Top Things to Do in Podgorica
Here’s a list of the top things to do in Podgorica, Montenegro’s charming little capital.
One Day in Podgorica
The crimson flags that flapped above every street in town gave it away. I was visiting during Montenegro’s independence day week. It was fascinating to think the country was under a decade old. Podgorica, once known as Titograd, was the smallest state in the former Yugoslav Republic.
Podgorica City Center
Clean, wide pedestrian friendly sidewalks lined the downtown. There were a mix of modern buildings that took backstage to the sturdy, older buildings topped with terracotta tiles.
Paint peeled from shutters and doors. Drying laundry hung out on clotheslines every few verandas. Scattered among it all, cookie-cutter concrete block buildings which hailed from a Communist past.
We walked off to explore, setting off on foot from our downtown hotel. Here’s my list of the top things to do in Podgorica.
Top Things to Do in Podgorica
Walk the Footbridges
We walked across the Moskovi Most, a foot bridge, to get a look at the city’s whitewashed angular landmark called the Milenijum Most (Millennium Bridge). Both hover over the shallow blue Moraca River.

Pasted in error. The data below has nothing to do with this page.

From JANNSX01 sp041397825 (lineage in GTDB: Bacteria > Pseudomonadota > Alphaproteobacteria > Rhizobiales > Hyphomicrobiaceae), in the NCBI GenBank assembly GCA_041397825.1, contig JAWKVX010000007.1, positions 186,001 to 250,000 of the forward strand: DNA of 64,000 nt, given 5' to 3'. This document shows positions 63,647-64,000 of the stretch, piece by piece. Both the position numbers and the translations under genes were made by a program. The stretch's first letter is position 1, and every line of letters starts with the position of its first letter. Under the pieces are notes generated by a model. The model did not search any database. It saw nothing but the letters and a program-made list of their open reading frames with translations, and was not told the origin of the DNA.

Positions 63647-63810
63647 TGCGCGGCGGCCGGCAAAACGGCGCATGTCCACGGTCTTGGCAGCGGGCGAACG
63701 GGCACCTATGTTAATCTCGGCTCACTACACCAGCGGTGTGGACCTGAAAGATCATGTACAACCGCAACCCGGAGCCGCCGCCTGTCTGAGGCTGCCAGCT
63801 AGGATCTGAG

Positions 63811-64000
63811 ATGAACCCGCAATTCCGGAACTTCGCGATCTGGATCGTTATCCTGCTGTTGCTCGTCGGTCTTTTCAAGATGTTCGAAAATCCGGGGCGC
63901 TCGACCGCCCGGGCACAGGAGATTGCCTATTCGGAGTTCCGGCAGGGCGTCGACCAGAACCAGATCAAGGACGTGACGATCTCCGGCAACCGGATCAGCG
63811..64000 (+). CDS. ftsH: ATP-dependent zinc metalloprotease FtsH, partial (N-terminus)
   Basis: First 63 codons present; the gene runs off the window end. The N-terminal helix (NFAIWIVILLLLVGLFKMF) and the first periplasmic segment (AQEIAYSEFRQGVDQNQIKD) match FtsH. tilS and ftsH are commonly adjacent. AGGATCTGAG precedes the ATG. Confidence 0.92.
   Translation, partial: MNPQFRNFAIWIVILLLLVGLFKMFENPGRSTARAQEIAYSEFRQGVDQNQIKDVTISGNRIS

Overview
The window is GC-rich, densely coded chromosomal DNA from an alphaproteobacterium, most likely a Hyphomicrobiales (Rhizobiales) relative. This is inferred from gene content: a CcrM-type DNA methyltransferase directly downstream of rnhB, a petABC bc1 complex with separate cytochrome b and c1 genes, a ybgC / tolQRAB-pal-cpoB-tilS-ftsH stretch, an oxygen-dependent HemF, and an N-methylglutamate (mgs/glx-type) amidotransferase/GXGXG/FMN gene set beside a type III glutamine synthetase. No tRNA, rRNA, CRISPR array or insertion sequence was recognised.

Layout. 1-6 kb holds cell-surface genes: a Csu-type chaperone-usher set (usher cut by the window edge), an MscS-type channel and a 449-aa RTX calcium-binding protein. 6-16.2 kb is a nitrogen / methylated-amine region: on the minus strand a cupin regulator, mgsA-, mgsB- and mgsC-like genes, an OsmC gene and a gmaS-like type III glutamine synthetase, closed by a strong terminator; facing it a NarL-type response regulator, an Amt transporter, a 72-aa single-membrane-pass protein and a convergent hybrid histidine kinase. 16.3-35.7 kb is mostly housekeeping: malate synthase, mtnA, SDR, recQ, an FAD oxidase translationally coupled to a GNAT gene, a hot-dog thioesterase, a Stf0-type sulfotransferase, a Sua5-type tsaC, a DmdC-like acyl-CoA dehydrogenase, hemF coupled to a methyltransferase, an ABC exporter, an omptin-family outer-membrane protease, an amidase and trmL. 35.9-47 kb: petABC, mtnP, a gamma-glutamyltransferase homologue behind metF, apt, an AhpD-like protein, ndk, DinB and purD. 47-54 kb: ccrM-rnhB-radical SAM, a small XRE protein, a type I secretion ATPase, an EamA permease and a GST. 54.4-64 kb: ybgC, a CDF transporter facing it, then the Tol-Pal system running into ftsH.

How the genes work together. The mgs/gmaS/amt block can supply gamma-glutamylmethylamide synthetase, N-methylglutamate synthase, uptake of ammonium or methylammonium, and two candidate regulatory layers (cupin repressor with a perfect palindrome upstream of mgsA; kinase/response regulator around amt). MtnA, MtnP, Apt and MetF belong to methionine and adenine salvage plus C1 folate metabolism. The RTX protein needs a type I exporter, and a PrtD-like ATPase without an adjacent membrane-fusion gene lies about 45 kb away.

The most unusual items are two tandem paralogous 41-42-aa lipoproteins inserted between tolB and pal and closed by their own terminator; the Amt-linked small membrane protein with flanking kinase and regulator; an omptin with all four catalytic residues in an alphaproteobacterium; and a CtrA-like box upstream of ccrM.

We headed back east on another small footbridge called Gazela Most which lead us right into Negosev Park, a blanket of tree-lined paths that affront the river.
Vladimir Vysotsky Monument
Situated next to the Millennium Bridge, this statue of the Russian singer was a gift from the Russians in 2004. Kind of quirky local thing to take notice of!
We walked toward the old town. Off Kralje Nikole Street we found ourselves in Becir Beg Osmanagic Square looking up at a stone pillared clock tower or the Sahat Kula, one of the few Ottoman landmarks that survived a World War II bombing over the city.
The quiet square was a gathering play point for some little kids accompanied by their parents or grandparents.
Old Turkish Town
The Old Turkish Town, or Stara Varos, is near the tower and full of narrow streets to explore.
There are many historic mosques in the area which are open to visitors outside of prayer times.
We happened to be in town during “Transformers Defending Podgorica.”
That was the name Danilo Baletić, a 20-something Montenegrin artist, gave to his unique creations that have been gaining international buzz since last year. He took scrap metal from his father’s scrap metal yard to create the towering robot sculptures. Bumping into them added a funky touch to the small town feel of the city.
Sit for a Coffee
Balkan countries are known to have a strong cafe culture. In Podgorica, cafés line many of the downtown streets. Right outside our hotel on Njoseva Street, charming ones with lovely outdoor seating lined the way.
Also check out a cafe called Karver which has been built inside of a former Turkish bath on the Ribnica River.
Check out the Water Fountains
I had noticed the marble beauty of public water fountains during my travels in the Balkans and Podgorica had its share.
Walk the Walking Hours
As we leisurely strolled back to our hotel, I realized we weren’t strolling alone. I found out that at 6 p.m., the main streets turned into pedestrian walkways. Families and groups of friends of all ages meandered without a care of cars running them down. I gave plus points to Podgorica for encouraging quality time in its city streets.